When the most recent photos released by drug vendors from darknet markets captured the eye of the public, many were certain that there would be repercussions for the seemingly careless acts of defiance disguised as product advertising.
In their displays of their illegal wares, some of these online drug vendors forgot to remove or alter some crucial bit of information which could be instrumental in pointing out their exact locations based on the uploaded photos.
“Dealers Virtually Shared a Digital Map” – Harvard Seniors
EXIF is data that attaches to images taken by smartphones and digital cameras. This is especially so if the said device(s) feature in in-built GPS feature. Among the data tagged in the photos include geolocation information that is detailed enough to pinpoint exact locations based on the photographs.
Harvard seniors Michael Rose and Paul Lisker elucidate that this is basically the kind of information any discerning drug dealer from the darknet markets would want to keep hidden.
By posting pictures of their illicit goods with accurate location data, they are effectively aiding the authorities to track them down. According to Rose, the accuracy of the data points is enough to pinpoint an exact house, let alone a location.
North America and Europe Lead in the Number of Online Drug Vendors
According to findings posted on Medium by the two Harvard researchers when they plotted the locations scraped from posted photographs, they indicated that most of the darknet markets were based in Europe and North America.
The data was slightly altered to within a mile of accuracy for privacy reasons. Differently colored spots represented different online drug markets.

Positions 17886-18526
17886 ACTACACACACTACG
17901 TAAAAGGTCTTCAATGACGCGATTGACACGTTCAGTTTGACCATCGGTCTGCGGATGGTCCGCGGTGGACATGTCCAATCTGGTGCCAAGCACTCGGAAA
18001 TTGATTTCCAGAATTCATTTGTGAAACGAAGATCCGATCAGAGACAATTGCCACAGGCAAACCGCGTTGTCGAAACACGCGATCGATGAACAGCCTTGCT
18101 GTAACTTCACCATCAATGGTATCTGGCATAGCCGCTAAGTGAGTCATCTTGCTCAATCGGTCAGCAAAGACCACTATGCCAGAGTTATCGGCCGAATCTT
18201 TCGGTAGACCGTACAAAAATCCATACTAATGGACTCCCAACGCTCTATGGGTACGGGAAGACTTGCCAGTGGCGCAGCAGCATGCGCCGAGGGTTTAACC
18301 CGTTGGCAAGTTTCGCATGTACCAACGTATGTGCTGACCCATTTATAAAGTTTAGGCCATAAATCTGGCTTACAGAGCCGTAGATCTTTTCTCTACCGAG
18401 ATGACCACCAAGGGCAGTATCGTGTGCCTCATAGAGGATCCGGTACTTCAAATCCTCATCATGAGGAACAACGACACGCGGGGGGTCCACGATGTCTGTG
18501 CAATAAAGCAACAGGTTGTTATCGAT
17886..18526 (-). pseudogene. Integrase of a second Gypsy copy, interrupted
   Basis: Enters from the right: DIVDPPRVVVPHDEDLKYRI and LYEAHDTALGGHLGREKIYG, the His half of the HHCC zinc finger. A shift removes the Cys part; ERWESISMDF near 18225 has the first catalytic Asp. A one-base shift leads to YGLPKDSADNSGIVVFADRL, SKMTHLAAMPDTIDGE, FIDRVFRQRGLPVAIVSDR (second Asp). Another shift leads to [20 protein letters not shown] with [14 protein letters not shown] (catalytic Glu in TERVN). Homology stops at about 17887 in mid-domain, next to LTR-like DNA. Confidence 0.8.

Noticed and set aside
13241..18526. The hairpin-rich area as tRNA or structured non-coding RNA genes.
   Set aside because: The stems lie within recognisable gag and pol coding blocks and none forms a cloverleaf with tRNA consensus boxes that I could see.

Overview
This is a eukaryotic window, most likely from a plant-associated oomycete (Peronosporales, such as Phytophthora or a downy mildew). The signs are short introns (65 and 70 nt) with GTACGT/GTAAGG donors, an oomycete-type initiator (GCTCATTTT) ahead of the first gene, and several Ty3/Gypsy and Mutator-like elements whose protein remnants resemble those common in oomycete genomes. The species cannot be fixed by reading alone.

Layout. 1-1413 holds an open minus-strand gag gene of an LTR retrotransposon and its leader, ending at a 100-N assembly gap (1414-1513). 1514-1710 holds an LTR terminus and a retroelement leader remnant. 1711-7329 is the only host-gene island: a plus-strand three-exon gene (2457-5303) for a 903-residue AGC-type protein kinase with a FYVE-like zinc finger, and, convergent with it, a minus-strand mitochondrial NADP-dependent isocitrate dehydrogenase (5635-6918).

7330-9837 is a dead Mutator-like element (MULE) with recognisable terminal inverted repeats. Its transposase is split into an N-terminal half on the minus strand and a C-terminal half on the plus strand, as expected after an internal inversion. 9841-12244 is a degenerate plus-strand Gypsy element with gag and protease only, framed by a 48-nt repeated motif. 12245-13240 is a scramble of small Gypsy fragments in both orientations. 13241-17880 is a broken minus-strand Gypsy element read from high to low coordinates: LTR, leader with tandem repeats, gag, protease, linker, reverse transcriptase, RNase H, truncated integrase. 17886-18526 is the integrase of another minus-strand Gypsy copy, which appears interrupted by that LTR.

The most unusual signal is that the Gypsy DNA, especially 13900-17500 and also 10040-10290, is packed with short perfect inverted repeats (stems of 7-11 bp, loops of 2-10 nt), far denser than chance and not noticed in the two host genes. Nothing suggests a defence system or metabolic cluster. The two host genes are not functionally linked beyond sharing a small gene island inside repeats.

Lisker and Rose relied on data dug up from the Black-Market Archives, the brainchild of an independent researcher only known by the moniker Gwern. The two Harvard seniors conducted the research as part of a project on privacy and technology.
The site proved an invaluable resource as it featured data from popular darknet markets from as far back as late 2013.
Tor Does Not Always Suffice When it Comes to Online Anonymity
Using a computer script they wrote, the two Harvard seniors were able to dig up an estimated 7.5 million photographs from darknet markets. Of these, about 2,300 featured location data. However, only 229 photos were tagged from unique locations.
Michael Rose was surprised to see that some of the information came from well-established darknet markets which he had suspected would automatically strip such information to protect the anonymity of the user.
Only a small percentage of location data was the result of forgetful drug vendors, however.
One notable case was that of the recently shut down drug market, Agora. 52 of the 229 unique geotagged images came from what was one of the most popular darknet markets.
In a curious turn of events, the photographs with unique location data began to disappear from Agora’s listings in the Black-Market Archives on March 18, 2014. According to Rose, this is when darknet markets began to realize their colossal blunder.
Geotagged Photographs on Black Markets are Indicators of Carelessness
Rose points out that the existence of photographs with accurate information data is an indicator of failure from both the sellers and the darknet markets involved.
However, their post on Medium suggests that the inclusion of location data to the photos posted on various darknet markets could indeed be purposeful, and a way to misdirect or manipulate the authorities by pointing them in the wrong direction.
Despite all, Rose and Lisker advise the authorities not to be too enthused as finding any useful photographs is hard and therefore, it is not the most effective way to curb the sale of illicit drugs on darknet markets.